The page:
In 1928, the Canadian Pacific Railway made an offer to purchase, contingent on the Canadian National Railways being permitted to participate on a fifty percent basis. This was accepted and the Northern Alberta Railways was incorporated as a separate company under joint ownership on January 1929, with head offices located in Edmonton.
It must be appreciated that these were all pioneer roads, built to open up the farm lands of the Peace, the Tar Sands of McMurray, and to connect with the river boats at Peace River which the Hudson Bay Company operated to Hudson Hope and Fort Vermilion and at Waterways, for all points down the Mackenzie River.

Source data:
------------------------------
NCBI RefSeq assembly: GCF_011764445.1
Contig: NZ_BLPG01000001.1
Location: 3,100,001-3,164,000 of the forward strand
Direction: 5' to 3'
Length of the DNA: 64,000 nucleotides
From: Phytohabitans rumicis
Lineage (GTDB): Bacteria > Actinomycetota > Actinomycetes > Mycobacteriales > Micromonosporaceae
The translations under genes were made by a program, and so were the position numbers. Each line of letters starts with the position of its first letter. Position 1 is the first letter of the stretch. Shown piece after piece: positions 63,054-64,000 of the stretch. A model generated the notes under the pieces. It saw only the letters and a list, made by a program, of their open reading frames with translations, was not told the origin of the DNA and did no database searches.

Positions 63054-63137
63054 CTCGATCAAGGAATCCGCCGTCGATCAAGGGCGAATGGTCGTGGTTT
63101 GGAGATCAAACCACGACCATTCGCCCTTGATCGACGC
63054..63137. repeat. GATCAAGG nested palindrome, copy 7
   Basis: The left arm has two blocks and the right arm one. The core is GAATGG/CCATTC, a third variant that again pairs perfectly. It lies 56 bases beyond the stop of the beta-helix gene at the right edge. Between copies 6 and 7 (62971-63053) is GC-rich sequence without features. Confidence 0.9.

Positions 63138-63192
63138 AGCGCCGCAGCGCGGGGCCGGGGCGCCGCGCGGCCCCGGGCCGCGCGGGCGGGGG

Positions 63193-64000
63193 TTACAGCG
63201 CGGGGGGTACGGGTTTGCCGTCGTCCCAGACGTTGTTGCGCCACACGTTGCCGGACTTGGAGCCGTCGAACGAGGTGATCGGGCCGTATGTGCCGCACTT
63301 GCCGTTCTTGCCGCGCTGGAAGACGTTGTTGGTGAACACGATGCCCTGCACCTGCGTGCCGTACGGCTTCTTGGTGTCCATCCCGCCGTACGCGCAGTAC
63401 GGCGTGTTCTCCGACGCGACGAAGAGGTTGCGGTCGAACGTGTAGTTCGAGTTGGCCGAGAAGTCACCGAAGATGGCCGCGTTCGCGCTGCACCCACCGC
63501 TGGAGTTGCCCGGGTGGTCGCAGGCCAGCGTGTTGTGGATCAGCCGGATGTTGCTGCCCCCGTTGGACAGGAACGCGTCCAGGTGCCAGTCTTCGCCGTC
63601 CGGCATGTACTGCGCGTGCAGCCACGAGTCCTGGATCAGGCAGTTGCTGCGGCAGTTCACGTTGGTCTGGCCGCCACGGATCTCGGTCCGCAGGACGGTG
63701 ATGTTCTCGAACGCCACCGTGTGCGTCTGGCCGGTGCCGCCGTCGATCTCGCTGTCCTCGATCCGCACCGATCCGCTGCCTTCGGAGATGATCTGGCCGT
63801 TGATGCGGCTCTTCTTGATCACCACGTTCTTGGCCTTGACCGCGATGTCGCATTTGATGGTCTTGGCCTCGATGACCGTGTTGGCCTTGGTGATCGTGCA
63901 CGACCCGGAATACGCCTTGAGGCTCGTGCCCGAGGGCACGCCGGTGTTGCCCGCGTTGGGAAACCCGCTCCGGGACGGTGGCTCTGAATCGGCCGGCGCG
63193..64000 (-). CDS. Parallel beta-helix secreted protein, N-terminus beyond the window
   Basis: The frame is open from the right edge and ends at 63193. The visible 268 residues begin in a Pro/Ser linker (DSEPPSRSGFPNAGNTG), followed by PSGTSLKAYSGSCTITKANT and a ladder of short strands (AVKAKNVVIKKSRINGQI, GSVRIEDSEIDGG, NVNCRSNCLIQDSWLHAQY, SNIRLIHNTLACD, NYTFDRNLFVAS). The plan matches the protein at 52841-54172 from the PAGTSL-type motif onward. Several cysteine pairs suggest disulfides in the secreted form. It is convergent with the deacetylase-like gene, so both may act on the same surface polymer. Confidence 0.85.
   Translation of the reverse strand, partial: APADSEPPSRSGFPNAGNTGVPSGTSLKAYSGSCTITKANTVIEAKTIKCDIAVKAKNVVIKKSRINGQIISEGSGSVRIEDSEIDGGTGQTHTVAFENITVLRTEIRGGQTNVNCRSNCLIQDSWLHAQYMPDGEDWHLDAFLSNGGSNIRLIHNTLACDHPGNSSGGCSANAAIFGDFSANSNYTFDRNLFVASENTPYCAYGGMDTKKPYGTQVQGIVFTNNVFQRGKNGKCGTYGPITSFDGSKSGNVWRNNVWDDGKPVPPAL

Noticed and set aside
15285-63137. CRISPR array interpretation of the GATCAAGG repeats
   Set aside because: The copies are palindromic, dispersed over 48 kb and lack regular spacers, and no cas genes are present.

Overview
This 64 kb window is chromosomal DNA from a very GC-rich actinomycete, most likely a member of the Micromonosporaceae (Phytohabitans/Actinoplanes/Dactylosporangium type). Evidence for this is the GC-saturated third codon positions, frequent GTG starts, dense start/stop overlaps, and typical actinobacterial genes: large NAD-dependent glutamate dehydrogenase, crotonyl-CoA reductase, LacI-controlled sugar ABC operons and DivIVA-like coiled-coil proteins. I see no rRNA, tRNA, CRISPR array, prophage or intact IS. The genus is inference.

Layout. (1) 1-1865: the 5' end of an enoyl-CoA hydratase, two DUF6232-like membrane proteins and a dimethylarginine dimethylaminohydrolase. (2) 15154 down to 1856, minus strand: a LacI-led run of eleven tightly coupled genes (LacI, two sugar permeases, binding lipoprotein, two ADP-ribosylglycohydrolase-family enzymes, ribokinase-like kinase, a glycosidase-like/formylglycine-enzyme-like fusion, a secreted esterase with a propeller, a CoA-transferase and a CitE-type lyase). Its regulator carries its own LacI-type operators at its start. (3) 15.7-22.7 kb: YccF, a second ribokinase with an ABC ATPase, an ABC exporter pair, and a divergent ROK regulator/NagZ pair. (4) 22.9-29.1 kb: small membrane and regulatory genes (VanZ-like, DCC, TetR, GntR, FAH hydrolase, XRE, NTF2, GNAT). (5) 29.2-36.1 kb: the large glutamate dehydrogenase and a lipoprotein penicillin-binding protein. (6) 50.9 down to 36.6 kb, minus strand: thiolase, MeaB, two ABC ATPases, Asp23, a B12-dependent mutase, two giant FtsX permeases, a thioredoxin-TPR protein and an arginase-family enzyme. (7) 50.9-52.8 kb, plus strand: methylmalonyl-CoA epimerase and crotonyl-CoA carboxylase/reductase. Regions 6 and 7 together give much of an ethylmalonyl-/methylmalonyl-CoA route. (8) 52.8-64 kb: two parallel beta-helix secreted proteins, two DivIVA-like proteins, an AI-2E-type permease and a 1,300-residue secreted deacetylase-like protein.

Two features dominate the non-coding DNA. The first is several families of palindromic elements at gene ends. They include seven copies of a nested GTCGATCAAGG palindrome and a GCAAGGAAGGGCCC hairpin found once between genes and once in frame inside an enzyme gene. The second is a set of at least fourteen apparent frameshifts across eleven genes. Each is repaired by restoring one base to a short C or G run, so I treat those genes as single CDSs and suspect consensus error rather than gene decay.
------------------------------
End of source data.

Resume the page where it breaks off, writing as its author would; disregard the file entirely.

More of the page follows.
During the early years of separate operation traffic consisted mainly of grain, lumber and livestock, with the grain shipments reaching a record handling of 11,506,630 bushels in 1927 for all lines. At the same time, farming areas were being further developed and settled. This was reflected in the steady increase of grain shipments with the exception of a few years when crop failures occurred.